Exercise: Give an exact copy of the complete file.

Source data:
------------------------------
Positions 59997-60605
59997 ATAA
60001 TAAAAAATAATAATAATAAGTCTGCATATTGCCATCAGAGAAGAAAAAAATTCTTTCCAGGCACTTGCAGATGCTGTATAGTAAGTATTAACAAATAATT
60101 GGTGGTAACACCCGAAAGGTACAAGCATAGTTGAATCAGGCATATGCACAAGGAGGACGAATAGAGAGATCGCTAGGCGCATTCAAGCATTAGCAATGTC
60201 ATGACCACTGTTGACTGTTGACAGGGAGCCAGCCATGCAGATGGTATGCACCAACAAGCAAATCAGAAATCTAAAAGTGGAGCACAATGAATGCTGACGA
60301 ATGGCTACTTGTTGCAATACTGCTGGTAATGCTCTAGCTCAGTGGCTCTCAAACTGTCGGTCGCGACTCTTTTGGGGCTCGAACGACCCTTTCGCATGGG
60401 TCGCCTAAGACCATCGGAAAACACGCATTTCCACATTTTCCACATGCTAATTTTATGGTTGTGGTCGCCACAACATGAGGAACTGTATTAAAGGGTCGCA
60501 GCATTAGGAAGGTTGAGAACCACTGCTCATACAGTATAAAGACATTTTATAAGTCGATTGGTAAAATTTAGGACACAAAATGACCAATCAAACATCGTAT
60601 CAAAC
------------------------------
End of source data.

Positions 59997-60605
59997 ATAA
60001 TAAAAAATAATAATAATAAGTCTGCATATTGCCATCAGAGAAGAAAAAAATTCTTTCCAGGCACTTGCAGATGCTGTATAGTAAGTATTAACAAATAATT
60101 GGTGGTAACACCCGAAAGGTACAAGCATAGTTGAATCAGGCATATGCACAAGGAGGACGAATAGAGAGATCGCTAGGCGCATTCAAGCATTAGCAATGTC
60201 ATGACCACTGTTGACTGTTGACAGGGAGCCAGCCATGCAGATGGTATGCACCAACAAGCAAATCAGAAATCTAAAAGTGGAGCACAATGAATGCTGACGA
60301 ATGGCTACTTGTTGCAATACTGCTGGTAATGCTCTAGCTCAGTGGCTCTCAAACTGTCGGTCGCGACTCTTTTGGGGCTCGAACGACCCTTTCGCATGGG
60401 TCGCCTAAGACCATCGGAAAACACGCATTTCCACATTTTCCACATGCTAATTTTATGGTTGTGGTCGCCACAACATGAGGAACTGTATTAAAGGGTCGCA
60501 GCATTAGGAAGGTTGAGAACCACTGCTCATACAGTATAAAGACATTTTATAAGTCGATTGGTAAAATTTAGGACACAAAATGACCAATCAAACATCGTAT
60601 CAAAC